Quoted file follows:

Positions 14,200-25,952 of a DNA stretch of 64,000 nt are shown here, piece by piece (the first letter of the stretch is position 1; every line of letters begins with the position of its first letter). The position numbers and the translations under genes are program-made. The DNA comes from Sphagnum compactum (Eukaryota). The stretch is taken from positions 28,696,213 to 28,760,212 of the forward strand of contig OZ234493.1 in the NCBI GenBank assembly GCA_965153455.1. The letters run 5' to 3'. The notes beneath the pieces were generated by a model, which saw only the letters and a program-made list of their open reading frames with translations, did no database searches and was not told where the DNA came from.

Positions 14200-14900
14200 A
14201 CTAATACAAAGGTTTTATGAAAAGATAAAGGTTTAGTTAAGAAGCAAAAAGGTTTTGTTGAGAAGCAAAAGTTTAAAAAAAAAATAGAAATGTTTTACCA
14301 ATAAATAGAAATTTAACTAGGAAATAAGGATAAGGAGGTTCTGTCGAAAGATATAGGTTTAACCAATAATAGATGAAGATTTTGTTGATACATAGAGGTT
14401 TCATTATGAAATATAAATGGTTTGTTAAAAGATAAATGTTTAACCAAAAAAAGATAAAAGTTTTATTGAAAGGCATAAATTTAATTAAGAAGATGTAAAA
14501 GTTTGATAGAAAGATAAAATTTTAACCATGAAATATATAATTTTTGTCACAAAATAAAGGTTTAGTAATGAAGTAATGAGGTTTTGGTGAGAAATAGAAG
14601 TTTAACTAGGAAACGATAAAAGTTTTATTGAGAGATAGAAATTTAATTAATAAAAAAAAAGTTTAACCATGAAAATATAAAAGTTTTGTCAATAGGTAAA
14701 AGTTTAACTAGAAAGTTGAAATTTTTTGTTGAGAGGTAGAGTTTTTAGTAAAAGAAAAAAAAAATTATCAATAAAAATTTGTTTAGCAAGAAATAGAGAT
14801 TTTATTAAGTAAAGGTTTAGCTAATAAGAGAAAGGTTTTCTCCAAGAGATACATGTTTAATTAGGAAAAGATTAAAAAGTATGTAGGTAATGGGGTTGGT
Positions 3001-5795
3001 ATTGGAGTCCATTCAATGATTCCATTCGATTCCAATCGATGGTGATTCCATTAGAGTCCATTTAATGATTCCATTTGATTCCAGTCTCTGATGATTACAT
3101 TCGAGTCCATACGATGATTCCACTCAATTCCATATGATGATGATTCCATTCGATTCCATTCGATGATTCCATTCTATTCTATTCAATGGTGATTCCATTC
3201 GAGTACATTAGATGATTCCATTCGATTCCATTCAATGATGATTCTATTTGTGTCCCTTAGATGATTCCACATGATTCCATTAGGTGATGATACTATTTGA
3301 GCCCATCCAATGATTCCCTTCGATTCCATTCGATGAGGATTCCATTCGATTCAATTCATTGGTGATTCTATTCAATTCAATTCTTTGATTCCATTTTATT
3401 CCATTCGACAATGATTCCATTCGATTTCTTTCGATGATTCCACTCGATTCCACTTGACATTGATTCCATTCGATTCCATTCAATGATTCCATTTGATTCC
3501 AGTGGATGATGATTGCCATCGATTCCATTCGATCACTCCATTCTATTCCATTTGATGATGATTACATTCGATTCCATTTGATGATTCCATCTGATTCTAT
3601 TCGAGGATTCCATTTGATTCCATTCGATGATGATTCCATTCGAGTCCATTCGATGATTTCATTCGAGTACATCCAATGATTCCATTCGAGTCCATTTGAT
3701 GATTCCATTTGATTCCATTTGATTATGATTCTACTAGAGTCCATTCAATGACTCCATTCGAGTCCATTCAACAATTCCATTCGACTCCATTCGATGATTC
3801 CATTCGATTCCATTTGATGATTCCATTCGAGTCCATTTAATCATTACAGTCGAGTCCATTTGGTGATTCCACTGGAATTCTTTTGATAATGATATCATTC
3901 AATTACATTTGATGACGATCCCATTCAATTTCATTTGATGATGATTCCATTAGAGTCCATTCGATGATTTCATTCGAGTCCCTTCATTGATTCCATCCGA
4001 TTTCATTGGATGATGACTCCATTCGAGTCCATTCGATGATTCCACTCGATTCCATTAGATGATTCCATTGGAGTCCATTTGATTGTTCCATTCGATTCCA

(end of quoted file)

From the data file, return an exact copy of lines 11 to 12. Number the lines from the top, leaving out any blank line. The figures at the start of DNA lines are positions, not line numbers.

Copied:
Positions 3001-5795
3001 ATTGGAGTCCATTCAATGATTCCATTCGATTCCAATCGATGGTGATTCCATTAGAGTCCATTTAATGATTCCATTTGATTCCAGTCTCTGATGATTACAT